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Fagles, Lewis awarded National Humanities Medal
Princeton NJ — University scholars Robert Fagles, a renowned translator of Greek classics, and Bernard Lewis, one of the world’s leading authorities on the Middle East, have been awarded the National Humanities Medal by President Bush.
The medal honors those whose work has deepened the nation’s understanding of and engagement with the humanities or helped preserve and expand access to important resources in the humanities. Fagles and Lewis were among 10 individuals and organizations presented with the award at a White House ceremony Nov. 9.
“Bob Fagles and Bernard Lewis are exceptional scholars and gifted teachers with international reputations as leaders in their fields,” said President Tilghman. “The world has benefited enormously from the insight and creativity of their scholarship, and generations of Princeton students and faculty have been inspired by their presence on our campus. We are delighted to see them receive this well-deserved recognition of their contributions to the humanities.”
Fagles is the Arthur Marks ’19 Professor of Comparative Literature Emeritus. He is widely acclaimed for his popular translations of Homer’s “The Iliad” and “The Odyssey,” Sophocles’ “The Three Theban Plays” and Aeschylus’ “The Oresteia,” which have sold more than 2 million copies. He worked for nearly a decade on the translation of a Latin classic, Virgil’s “The Aeneid,” which was published earlier this month by Viking.
“We are all, in this country and in many others, deeply in debt to Robert Fagles, and have been for many years — for his Sophocles translations, for his versions of ‘The Iliad’ and ‘The Odyssey,’ and now for his magnificent ‘Aeneid,’” said Michael Wood, acting chair of the Department of Comparative Literature. “One of the joys of being at Princeton is to know Bob, to benefit from his friendship, his discreet intelligence, his wry wisdom, and to know that behind those splendid recreations of ancient worlds lie the imagination and sensibility of a thoroughly modern man.”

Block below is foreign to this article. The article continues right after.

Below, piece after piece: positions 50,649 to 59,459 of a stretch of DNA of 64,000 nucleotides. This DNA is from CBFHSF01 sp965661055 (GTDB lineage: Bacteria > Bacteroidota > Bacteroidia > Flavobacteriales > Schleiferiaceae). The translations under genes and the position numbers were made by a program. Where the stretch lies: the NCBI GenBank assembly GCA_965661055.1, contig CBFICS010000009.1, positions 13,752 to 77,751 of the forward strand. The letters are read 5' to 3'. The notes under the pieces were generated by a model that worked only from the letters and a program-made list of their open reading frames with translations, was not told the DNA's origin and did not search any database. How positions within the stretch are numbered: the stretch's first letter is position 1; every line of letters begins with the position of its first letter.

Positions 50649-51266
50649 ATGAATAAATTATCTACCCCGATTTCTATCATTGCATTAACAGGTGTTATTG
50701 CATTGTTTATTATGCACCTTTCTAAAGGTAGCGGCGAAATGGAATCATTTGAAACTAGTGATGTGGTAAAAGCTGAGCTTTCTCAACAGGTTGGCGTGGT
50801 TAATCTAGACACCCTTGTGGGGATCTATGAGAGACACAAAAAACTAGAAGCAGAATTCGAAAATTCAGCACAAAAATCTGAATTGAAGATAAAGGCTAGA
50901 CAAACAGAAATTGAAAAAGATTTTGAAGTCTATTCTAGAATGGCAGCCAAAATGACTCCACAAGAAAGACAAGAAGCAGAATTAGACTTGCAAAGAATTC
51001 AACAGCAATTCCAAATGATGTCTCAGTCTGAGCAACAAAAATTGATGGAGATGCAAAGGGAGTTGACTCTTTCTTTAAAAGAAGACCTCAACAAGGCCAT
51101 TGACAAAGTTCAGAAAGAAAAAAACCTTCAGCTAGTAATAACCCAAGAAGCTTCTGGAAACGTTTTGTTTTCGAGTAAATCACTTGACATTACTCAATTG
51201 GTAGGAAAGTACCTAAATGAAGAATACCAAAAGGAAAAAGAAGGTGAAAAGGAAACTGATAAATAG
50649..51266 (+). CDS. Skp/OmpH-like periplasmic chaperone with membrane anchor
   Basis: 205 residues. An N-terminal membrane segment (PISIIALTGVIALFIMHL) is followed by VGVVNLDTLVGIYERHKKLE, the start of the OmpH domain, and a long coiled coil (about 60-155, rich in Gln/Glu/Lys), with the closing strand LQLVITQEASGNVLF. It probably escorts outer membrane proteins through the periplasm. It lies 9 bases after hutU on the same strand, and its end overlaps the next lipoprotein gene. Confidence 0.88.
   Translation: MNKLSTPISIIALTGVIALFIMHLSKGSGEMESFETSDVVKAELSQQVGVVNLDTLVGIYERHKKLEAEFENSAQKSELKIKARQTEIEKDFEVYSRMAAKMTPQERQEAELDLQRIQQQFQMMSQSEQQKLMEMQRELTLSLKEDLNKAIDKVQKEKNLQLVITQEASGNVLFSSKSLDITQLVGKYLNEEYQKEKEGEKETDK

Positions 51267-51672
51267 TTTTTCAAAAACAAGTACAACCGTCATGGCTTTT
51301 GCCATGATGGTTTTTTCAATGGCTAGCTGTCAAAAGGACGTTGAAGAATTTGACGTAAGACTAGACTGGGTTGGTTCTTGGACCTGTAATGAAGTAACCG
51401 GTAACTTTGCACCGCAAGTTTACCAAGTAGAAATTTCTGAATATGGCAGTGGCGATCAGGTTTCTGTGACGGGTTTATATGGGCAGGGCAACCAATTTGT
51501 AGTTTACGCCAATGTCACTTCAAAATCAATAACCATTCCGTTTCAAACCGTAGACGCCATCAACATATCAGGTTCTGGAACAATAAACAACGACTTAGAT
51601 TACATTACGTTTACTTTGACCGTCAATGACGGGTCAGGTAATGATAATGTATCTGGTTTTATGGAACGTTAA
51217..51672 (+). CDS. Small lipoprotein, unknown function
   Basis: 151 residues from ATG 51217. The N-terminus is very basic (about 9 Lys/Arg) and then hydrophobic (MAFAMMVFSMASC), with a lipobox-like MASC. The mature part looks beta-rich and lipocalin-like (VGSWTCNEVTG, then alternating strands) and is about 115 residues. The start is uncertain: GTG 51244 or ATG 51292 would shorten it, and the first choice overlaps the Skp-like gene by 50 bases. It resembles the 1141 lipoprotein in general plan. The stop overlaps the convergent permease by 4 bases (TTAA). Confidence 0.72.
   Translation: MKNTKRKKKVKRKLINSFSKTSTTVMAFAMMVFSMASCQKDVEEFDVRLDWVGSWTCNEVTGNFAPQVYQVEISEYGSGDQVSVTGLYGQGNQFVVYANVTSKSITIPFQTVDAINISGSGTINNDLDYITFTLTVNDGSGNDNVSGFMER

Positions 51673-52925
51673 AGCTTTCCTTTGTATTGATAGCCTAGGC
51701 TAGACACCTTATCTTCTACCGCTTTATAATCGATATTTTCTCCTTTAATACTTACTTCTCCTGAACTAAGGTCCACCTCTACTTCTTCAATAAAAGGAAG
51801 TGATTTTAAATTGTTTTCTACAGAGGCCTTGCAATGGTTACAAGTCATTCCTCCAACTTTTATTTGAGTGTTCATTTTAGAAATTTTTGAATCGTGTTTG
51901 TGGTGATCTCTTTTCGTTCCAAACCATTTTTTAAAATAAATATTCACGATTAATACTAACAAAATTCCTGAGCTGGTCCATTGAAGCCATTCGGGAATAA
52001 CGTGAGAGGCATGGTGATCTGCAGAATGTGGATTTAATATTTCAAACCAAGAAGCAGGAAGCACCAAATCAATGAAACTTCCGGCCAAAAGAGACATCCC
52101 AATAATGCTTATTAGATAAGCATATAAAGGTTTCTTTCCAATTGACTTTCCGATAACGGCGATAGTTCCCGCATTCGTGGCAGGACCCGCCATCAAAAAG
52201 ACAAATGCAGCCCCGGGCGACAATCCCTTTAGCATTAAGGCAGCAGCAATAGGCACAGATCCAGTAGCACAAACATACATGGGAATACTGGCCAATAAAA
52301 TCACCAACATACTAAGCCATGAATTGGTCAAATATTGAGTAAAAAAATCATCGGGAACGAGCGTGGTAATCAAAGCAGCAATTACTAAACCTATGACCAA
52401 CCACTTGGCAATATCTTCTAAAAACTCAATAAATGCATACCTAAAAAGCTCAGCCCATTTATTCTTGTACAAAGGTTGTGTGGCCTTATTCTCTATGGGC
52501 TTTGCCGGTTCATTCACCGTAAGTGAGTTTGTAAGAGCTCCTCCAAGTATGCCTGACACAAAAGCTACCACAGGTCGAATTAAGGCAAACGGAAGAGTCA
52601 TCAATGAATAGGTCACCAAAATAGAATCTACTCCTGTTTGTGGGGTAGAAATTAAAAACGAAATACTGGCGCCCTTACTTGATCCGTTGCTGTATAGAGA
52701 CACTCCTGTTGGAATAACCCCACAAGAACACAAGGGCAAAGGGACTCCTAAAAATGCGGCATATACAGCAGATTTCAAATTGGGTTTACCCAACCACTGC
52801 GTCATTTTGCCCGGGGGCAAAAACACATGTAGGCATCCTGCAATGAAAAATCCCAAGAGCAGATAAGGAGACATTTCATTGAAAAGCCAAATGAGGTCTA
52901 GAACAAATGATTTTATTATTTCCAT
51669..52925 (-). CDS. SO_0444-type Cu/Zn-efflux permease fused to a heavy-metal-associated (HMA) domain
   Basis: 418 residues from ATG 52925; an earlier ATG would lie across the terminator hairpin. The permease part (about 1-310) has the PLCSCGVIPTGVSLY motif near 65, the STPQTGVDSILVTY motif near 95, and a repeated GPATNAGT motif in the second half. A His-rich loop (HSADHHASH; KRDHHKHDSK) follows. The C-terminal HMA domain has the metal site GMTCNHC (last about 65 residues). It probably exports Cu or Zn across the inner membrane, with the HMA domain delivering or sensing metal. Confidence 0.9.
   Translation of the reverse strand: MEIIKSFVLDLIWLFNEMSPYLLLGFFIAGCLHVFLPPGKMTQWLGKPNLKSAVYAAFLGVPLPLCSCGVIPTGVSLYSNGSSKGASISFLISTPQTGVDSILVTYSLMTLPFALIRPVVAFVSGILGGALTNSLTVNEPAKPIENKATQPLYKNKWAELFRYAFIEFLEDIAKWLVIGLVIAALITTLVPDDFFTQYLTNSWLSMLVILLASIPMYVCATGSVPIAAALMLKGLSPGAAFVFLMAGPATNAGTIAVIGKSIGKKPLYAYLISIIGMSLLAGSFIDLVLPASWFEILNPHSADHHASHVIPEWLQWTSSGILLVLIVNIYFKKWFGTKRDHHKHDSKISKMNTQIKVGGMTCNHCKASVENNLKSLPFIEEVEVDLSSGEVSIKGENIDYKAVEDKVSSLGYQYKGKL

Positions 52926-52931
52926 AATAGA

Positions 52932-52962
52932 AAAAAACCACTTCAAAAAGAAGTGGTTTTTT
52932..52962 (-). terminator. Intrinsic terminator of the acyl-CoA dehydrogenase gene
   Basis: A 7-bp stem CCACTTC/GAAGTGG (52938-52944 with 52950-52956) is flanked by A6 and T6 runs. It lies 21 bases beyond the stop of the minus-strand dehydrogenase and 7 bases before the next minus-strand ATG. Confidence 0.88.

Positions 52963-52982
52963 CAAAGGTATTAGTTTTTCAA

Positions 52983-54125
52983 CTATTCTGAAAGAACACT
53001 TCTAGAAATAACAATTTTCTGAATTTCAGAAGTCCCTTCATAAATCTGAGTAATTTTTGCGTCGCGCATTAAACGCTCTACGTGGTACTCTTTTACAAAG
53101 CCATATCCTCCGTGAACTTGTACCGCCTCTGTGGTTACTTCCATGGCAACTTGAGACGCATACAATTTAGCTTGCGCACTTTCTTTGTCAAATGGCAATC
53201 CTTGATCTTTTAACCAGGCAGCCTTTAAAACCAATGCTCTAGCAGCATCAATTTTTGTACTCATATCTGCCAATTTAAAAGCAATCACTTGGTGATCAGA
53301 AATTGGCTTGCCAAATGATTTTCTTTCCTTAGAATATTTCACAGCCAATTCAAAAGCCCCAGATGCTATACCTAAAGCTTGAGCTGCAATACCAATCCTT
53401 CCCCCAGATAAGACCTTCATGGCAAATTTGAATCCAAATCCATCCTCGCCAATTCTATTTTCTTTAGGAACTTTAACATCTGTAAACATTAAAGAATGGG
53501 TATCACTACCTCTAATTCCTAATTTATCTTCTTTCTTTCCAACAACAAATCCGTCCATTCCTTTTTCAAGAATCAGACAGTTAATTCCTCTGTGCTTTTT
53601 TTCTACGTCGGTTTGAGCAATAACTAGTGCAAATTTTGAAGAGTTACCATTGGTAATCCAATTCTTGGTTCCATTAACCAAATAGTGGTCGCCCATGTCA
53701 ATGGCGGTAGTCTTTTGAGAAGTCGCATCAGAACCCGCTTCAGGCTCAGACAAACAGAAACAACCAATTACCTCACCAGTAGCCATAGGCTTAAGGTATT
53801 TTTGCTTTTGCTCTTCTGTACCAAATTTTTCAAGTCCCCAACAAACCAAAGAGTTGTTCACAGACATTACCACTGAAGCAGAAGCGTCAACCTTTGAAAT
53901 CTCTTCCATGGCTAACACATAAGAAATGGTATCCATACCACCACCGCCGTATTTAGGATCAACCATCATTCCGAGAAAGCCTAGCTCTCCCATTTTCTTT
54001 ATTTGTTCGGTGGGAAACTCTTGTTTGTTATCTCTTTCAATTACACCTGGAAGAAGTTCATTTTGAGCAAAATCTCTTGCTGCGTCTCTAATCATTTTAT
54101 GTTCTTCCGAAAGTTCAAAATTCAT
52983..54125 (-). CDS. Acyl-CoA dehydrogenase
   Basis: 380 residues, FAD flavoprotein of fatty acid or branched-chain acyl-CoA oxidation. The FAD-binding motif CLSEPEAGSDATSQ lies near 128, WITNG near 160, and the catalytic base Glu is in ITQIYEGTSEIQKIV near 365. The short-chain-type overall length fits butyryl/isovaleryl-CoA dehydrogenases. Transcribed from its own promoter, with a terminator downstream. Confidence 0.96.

Fagles’ original poetry and translations have appeared in many journals and in his book of poems, “I, Vincent: Poems From the Pictures of Van Gogh.” He has received numerous awards, including the PEN/Ralph Manheim Medal for Translation, the Academy Award in Literature from the American Academy of Arts and Letters, the Harold Morton Landon Translation Award of the Academy of American Poets, the New Jersey Humanities Book Award and Princeton’s Behrman Award for Distinguished Achievement in the Humanities. He was elected to the American Academy of Arts and Sciences, the American Philosophical Society and the American Academy of Arts and Letters.
Fagles joined the Princeton faculty in the Department of English in 1960. Starting in 1966, he was director of the Program in Comparative Literature, which attained department status in 1975. He served as founding chair of the department from 1975 to 1994. He transferred to emeritus status in 2002.
Lewis, the Cleveland Dodge Professor of Near Eastern Studies Emeritus, has been called the most eminent living historian of the Middle East and is considered one of the few scholars whose research and insight encompasses the entire Islamic world from the medieval to the current periods. His research includes major contributions to classical Islamic history, Ottoman and Turkish history and modern Near Eastern studies.
Sukru Hanioglu, chair of the Department of Near Eastern Studies, said Lewis is “considered one of the deans of the field. He is the author of numerous pathbreaking scholarly works that set academic standards all over the world. This latest recognition follows a long list of sterling academic accomplishments, and we commend our distinguished colleague for his brilliant and most productive academic career.”
Lewis is one of the most prominent public intellectuals on the subject of the Middle East and has been sought frequently by political leaders for his perspectives on the region. He has written many influential books on the Middle East, including “From Babel to Dragomans: Interpreting the Middle East,” “The Crisis of Islam: Holy War and Unholy Terror,” “What Went Wrong: The Clash Between Islam and Modernity in the Middle East” and “The Middle East: A Brief History of the Last 2,000 Years.”
Lewis has received academic honors from organizations worldwide, including the Harvey Prize from the Technion-Israel Institute of Technology for increasing awareness and understanding of Middle Eastern civilizations. He is a fellow of the British Academy, a member of the American Philosophical Society and the American Academy of Arts and Science, and has been honored by several academic societies in the Middle East.
After 25 years at the University of London, Lewis joined the Princeton faculty in 1974 and transferred to emeritus status in 1986. The University presented him with an honorary doctorate in 2002.
The National Humanities Medal, inaugurated in 1997, is sponsored by the National Endowment for the Humanities. More information on the 2006 medal winners can be found on the endowment’s website at www.neh.gov/news/archive/20061108.html.